Home renovation shows are the Sweet Partner in
Crime’s guilty pleasure. Especially the one where
an inordinately attractive person finds a
suitably run-down or outdated target, starts a renovation, bickers and banters,
runs into a complication that chews up the budget – but still manages to create
a beautiful entryway out of wood reclaimed from an old gazebo they borrowed
from a property up the road just in time for the big reveal…you know, that one.
Or that one.
What does this have to do with wine? Well, we all
like shiny things.
There’s an apocryphal “study” – that I’ve never
been able to actually find anywhere – which allegedly states that the average
person takes 38 seconds to select a bottle of wine. I’m not sure how exactly to
read that. Were they controlling for the size of the wine store? Did they
include choosing whether a person knew they were looking for red Burgundy or
Regardless...if you’re an everyday wine drinker,
unless you have a particular bottle that go back to time and time again, wine
buying is largely an impulse purchase. There’s the glance at the rack, a price
comparison, a quick scan of any Parkerish scores that happen to be on the
shelf, and the “Is a $10 wine at 88 points going to be different from this $15
at 90?” cross-reference.
And, of course, a purchaser looks at the label.
Wine producers know this. We’re a long way from the days of plain wine labels
with a winery, a region, a varietal, and a vintage. Bottle labels are packed
with information now – tasting notes, food pairings, stories about how the
wineries came to be. Each meant to distinguish one bottle from another, so a
wine consumer can find what they’re looking for.
The current state of wine label marketing has been
called “label porn” as producers try out newer, more eye catching, more
quick-catchy displays and label artwork. Walk into any contemporary wine store
and you’re deluged with an overwhelming array of funky fonts, cute art, and
But cleverness only goes so far. Once everyone
starts getting clever, then the
buy me now message gets diluted. With all this variation, how can a producer
get their bottle to call out “Pick me!”
One possible way? Make the bottle itself look
different. Bargain-basement wines have done this for years – jugs of Almaden,
lozenges of Mateus and Lancer, straw-covered cheap Chianti, or the hangovered
fortifications of Black Tower are regulars. But among “normal” wines, a few
standard bottle shapes and colors rule the shelves.
After getting a couple of interestingly-bottled
samples, I popped down to Big Wine Store and did a pass through the aisles to
snag a couple other interesting containers, with the notion of “When I’m done
drinking this, could I repurpose the bottle into some interesting artifact” in
2014 “Caranto” Pinot Noir – Pinot isn’t something I usually think of when I
think of Italian wine, but I’m always up for new things. Apparently, Pinot Noir
grows in the northeastern corner of Italy, near Venice. I was quite pleasantly
surprised by the quality of the wine. I’m used to lighter Italian grapes like
Sangiovese and Valpolicella yielding light bodied wines – but this Pinot had a
surprising amount of oomph. Nice palate weight with raspberries and cherries
combining silkily. Smooth smoky tannins are nicely balanced and yield a smoky
finish. It’s a solid wine. I was stunned to see it listed for around $11. A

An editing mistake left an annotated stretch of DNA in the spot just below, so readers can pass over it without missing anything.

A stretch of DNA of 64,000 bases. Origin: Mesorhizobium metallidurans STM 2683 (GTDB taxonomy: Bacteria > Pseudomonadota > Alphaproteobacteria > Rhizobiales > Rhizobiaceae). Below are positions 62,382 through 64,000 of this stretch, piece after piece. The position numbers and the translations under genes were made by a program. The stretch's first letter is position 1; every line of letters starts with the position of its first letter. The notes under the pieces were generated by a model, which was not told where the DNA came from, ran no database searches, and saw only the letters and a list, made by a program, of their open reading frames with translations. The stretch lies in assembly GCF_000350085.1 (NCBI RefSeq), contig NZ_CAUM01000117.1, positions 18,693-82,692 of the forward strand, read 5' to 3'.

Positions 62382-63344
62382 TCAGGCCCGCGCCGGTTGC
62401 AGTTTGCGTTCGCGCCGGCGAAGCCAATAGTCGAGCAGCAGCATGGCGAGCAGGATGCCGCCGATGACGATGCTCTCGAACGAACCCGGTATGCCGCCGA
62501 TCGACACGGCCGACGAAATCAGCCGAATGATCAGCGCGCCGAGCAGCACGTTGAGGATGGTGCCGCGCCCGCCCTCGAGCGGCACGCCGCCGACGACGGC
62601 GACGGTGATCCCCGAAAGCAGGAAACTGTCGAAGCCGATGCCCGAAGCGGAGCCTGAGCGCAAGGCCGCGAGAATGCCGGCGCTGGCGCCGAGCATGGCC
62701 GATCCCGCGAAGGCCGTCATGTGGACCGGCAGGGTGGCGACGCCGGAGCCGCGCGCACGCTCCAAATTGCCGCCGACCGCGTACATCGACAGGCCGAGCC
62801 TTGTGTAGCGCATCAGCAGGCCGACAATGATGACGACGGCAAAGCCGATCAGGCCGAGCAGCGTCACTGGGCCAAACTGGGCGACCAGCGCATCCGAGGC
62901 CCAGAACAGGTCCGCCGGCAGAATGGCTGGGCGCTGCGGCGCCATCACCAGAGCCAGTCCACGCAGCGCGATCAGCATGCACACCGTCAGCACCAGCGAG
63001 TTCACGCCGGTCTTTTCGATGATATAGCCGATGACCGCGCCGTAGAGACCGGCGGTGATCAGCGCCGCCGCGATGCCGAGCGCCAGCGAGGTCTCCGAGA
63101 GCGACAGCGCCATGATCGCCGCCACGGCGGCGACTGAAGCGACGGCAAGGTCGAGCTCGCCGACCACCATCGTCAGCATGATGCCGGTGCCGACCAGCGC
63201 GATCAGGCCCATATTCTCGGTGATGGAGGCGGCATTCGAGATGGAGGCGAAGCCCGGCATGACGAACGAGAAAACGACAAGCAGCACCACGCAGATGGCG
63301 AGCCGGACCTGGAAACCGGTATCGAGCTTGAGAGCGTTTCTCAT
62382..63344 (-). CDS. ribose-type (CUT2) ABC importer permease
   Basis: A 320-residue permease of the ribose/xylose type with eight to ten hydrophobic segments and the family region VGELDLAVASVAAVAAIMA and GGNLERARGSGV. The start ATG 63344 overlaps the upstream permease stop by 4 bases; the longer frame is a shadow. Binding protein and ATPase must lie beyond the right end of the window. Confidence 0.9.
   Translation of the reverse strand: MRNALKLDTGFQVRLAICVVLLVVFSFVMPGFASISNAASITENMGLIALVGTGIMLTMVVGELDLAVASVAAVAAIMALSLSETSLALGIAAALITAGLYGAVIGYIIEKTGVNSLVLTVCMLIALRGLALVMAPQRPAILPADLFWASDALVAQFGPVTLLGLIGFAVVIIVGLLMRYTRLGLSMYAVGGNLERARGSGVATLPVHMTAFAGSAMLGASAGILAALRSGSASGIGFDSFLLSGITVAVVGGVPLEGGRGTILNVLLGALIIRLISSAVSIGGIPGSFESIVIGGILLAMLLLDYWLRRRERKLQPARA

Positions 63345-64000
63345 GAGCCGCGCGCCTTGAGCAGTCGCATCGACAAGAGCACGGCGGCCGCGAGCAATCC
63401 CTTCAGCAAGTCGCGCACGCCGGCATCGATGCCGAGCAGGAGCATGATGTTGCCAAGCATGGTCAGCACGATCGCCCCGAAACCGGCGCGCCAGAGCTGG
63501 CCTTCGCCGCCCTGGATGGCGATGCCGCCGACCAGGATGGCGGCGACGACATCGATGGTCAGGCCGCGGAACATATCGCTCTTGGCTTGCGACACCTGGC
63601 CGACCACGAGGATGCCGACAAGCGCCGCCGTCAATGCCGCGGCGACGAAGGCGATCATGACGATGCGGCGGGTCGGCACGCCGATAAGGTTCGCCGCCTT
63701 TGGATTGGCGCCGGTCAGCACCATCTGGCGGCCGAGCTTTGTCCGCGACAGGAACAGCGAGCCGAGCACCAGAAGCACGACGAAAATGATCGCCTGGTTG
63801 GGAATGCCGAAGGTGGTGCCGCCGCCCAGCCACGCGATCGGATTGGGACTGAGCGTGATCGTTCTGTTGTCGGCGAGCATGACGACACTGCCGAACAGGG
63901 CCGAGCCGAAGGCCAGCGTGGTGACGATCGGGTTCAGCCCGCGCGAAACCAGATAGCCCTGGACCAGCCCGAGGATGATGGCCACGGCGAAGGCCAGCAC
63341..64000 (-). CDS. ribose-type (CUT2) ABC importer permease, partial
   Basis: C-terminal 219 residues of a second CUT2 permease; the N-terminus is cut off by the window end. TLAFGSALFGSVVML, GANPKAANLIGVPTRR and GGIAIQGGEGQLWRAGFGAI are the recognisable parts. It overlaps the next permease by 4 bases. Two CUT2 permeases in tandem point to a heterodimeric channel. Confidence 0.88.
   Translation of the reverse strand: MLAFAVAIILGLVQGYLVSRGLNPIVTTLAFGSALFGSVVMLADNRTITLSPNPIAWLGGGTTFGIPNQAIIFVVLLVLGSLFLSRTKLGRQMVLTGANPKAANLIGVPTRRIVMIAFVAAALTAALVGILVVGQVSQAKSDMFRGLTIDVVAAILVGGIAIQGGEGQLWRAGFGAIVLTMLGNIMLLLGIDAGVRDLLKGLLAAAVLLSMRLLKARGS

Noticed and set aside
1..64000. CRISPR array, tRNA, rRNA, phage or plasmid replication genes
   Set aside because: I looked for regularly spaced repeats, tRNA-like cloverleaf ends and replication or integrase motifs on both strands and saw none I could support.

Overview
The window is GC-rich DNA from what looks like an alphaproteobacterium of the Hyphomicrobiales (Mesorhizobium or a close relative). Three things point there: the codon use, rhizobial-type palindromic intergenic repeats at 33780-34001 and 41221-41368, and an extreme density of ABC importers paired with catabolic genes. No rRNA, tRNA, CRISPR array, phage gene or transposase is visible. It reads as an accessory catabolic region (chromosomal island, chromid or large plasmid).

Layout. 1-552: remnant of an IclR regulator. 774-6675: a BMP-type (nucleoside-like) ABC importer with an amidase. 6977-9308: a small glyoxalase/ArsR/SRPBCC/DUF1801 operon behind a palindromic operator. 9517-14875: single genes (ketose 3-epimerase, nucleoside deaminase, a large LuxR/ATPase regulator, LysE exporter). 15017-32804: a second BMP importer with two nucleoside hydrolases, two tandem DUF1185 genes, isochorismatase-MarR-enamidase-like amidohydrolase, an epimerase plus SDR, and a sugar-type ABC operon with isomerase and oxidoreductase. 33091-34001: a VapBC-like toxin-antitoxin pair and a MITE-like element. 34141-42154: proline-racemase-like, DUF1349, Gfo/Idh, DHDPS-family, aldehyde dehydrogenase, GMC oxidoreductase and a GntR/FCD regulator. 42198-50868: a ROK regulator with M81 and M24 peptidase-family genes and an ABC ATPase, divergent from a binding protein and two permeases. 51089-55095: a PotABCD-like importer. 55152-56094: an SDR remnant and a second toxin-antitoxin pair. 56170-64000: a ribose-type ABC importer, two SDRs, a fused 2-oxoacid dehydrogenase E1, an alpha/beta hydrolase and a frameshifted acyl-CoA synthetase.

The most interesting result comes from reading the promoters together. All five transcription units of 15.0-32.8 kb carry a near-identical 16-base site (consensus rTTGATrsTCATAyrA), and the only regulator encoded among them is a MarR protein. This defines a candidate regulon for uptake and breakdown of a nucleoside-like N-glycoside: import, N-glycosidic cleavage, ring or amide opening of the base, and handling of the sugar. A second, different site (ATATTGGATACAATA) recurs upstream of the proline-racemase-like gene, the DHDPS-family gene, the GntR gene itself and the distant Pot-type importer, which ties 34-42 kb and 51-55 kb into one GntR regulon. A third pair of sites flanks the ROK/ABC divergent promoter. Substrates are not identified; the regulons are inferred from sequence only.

great value in this stubby, high shouldered bottle.
(NV) Brut Reserva Cava
– Let’s just give props first for the beautiful
label design – a colorful mosaic-ish riot of color that easily stands out from
a row of Cava. I make no bones about my enjoyment of Cava, one of my favorite
“Don’t think” sparklers, but this one gets a few bonus points from me. First,
it’s a “brut” that’s actually brut. Many brut Cava either lack fruit flavors or
taste like they have extra residual sugar. This wine has some lovely green
apple and yeast aromas, but the palate is dry, crisp, and refreshing. One of
the more complex, balanced Cava at its price point. And pretty!
Bertrand 2015 “Cote des Roses” Languedoc Rosé --
A truly unique bottle
style, tall and tapered, with the bottom of the bottle cut into the shape of a
rose blossom, so you can show up at your intended’s door like:
The wine itself is minerally and crisp, with light
strawberry and citrus flavors. I found lemon peel and stone on the finish. A
really versatile rosé, workable with anything from porchtime sipping to spicy
pork dishes. You should be able to find this for around $13.
The curved, feminine lines of the Aimé Roquesante 2015 Cotes de Provence Rosé
also caught my eye in the pink aisle. This inexpensive, dry, strawberry-filled
quaffer that looks lovely in both the bottle and glass. The salmony color is
backed with a lean, zingy acidity and and friendly fruity finish. An excellent
value at $10, as well.
Finally, while traipsing through the store, I came
across a cute little high shouldered bottle, the Scholium Project 2009 Lost Slough Vineyards “Riquewihr” Gewurztraminer
The Scholium Project does small batches of grapes from interesting vineyards,
using natural fermentation and long aging. Their small lots are mirrored in
their small bottles. I likely would have let this one pass if it hadn’t been on
deep sale, as for 500ml, it would have run $35+. This Gewurz, sourced from a
vineyard outside Sacramento, fooled me into thinking it was a Viognier with its
perfumey nose of peach blossoms that marches quickly into a minerally, Alsatian
characteristic. Honestly, it was a very interesting wine, while not my
Now that you’ve got some extra glassware, let your
ideas for objects d’art run wild. While my own mind generally doesn’t run towards
design, I hope the SPinC will enjoy this: